For Friday evening, we had a local friend, Manuel, very kindly come round to show us the Parte Vieja properly. (We do things properly in this little club.) Andrea and Ruth had made it by then and they happily joined us as we sojourned through the lovely old town with Manuel explaining the history and architecture of the town. Apparently, San Sebastian did really well when they backed Queen Isabel against some rough-smelling Spanish lords and when she finally won, she bequeathed a lot of favours to the town, which started its eminence in Northern Spain. Manuel also forced us to sample several of his favourite (and fantastic) pinxto restaurants (where the rule was to have only 1 or 2 pinxtos before the next bar) and the ones I can remember out of the 6-7 places are Txepetxa, Muntos, La Cuchara de San Telmo, Martinez and Goiz-Bargi where we had to very understandably prise Veronica away from the corner of the gambas grill bar. I say understandably as I was there in the same position before and I wouldn't have moved even if they had a Scud missile warning. There was also one that specialises in grilled fresh anchovies (I can recognise the place but not remember the name) and I never thought anchovies can taste so good! Fortunately, Patti and Peter had also made it into town just after the start of the tour and they met us up at Martinez, where Peter did his valiant best to make up for lost time. At the end, I somehow found my way home (we had a glass or two of wine at every pinxto bar, remember) and I vaguely recall that a few people then headed off for a disco that evening.

Saturday lunch was a, er, well, rather haphazard Spanish event, and somehow we had managed to upset the waitress in the restaurant which some Spanish friends, Augustina and Pepe, took us to. It was precariously poised for a moment or two whether we will all get to have lunch, but in the end all was well. Food was not that great, to be honest, but it was a very typical Spanish meal, just for a contrast. In the afternoon, everyone did their own thing and we only gathered again around 20:00 to take the bus to Lasarte and Martin Berasategui.

Regarding Saturday's dinner at Martin Berasategui, all I can say is that it was, for me at least, an almost transcedental night. Where can I start? It was just 10 courses of genius cooking. At the end, people were trying to figure their favourites out of the courses, but to me, they were all simply divine. I think that I will just let the pictures do the talking for this dinner as I hate to sound gushy. Oh, and we were very fortunate to find a lovely Rioja to match the dinner, a Marques de Risqual 2002. It was a superb wine, which matched the dinner well and was not too expensive (unlike the dinner)! It was definitely a night which one will remember for a very long time.

Sunday lunch at the sidaria was completely the opposite end of the culinary spectrum. Whereas we had designer plates and servile waiting staff the night before, at the sidaria, we had to fetch our own drinks and the food was more or less eaten with our hands! But it was about as much fun as one can have with clothes on. We started with a lengthy bus trip from San Sebastian to some village called Astigarraga and and the dining hall is the canteen used by the sidaria's workers in summer. This particular sidaria is actually a working apple farm and they do these special meals only outside of the apple growing/cider making season. The first course was a simple salted cod omelette, followed by baked cod and then followed by slabs of the most delicious grilled beef in Spain. We even ordered an extra slab of beef, as it was just soooo good! Dessert was Spanish cheese with sticks of apricot jelly and walnuts which you crack open yourself. Most fun was catching the cider as we squirted streams of dry cider straight from the barrels onto the floor. The trick is to get as much air as possible into the cider before knocking it back as quickly as possible. And the trick is definitely not getting cider all over your clothes and shoes, like Yulia.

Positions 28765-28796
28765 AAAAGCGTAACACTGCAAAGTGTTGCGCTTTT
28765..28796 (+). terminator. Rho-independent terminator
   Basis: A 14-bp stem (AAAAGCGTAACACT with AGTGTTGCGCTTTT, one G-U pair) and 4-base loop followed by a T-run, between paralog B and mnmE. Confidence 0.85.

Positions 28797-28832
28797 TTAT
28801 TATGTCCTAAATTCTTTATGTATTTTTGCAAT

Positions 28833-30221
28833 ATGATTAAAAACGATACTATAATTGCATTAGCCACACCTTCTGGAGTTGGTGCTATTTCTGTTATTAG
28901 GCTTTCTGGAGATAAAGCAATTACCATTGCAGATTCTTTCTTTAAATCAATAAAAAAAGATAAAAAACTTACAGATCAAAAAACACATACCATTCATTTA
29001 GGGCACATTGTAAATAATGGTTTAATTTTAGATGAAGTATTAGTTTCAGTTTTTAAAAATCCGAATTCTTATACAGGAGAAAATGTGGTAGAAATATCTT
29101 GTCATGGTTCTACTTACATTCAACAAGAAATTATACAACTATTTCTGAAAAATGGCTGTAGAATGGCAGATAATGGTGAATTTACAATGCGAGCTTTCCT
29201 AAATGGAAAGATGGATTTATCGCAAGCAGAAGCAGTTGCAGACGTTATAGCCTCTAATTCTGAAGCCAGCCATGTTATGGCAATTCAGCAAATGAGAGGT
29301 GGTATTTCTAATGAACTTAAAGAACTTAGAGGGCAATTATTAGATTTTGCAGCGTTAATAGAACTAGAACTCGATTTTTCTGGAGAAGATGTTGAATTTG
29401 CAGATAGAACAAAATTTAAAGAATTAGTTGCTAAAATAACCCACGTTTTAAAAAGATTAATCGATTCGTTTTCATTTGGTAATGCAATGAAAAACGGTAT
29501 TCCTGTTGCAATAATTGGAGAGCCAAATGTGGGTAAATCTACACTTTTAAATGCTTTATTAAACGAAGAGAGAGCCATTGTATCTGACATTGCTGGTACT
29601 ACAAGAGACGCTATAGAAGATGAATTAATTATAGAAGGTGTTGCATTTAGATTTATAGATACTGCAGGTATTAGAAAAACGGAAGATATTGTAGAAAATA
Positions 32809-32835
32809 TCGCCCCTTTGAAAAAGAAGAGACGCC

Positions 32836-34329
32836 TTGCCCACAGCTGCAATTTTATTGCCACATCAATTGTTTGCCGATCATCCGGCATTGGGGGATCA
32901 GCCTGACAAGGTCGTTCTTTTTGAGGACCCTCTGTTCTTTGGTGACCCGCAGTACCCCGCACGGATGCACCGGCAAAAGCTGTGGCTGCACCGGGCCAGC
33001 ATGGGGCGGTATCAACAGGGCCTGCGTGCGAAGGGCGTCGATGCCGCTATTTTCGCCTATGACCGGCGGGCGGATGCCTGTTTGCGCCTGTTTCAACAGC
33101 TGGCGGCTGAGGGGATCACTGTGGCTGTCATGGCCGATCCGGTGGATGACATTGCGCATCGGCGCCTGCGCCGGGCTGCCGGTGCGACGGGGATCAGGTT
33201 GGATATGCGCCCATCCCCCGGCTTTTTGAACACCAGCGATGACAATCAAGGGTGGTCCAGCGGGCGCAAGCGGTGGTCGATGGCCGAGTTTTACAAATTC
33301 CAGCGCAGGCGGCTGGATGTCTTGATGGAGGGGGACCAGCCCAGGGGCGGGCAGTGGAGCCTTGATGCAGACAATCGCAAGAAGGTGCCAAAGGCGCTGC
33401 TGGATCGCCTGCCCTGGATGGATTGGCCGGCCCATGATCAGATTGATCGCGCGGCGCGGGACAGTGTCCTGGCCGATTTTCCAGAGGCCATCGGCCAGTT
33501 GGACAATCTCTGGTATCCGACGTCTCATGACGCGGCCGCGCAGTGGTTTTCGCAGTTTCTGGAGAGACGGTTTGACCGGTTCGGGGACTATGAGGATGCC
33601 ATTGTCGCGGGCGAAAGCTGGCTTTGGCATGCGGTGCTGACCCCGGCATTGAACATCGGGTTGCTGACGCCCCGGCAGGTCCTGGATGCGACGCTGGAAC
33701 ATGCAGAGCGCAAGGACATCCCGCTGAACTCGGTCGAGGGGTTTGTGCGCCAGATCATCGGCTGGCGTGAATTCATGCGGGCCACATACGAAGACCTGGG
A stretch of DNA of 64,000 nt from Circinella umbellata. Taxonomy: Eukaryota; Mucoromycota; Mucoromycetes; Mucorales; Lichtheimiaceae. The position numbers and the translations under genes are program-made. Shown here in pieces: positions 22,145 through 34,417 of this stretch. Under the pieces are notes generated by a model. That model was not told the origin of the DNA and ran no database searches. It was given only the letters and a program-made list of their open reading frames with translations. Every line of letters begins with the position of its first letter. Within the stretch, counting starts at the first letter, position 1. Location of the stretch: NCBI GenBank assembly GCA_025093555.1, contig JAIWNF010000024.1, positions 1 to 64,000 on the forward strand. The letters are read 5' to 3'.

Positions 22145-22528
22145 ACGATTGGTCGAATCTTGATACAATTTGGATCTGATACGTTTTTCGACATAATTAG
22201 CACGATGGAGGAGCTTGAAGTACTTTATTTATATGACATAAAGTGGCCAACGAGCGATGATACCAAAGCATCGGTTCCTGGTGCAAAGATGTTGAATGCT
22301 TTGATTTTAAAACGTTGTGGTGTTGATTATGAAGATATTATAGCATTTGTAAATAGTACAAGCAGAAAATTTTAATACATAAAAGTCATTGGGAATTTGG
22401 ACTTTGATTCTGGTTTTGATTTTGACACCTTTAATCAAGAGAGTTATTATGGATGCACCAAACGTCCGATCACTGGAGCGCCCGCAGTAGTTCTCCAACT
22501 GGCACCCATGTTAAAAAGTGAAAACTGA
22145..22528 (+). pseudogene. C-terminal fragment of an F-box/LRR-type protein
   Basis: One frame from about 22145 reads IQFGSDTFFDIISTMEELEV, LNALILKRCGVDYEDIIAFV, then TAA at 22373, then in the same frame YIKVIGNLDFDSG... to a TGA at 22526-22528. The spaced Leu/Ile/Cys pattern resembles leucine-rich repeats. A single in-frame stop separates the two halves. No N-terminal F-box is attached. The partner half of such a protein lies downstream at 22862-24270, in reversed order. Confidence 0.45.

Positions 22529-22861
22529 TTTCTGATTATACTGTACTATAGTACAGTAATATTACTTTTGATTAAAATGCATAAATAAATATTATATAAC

After such a lunch, the evening was understandably muted, and some of us met up in a bar and then just moseyed over to Gandarias for a few glasses of Belondrade y Lurton, arguably the best white wine in Spain. This was followed by a red Marques de Vitoria 1998 which was unfortunately served straight out of the bottle but nobody spat it out, even though it was not decanted. We wandered back via the Dickens Bar where someone had a very serious gin & tonic.

Monday is when everyone deserted San Sebastian for various reasons, mostly to do with work, apart from me. As I said before, I do things properly. So here I sit, writing this little diary and amusing myself with what I shall have for dinner tonight and lunch tomorrow. Perhaps after reading this, you can now understand what a dilemma I have on my hands here.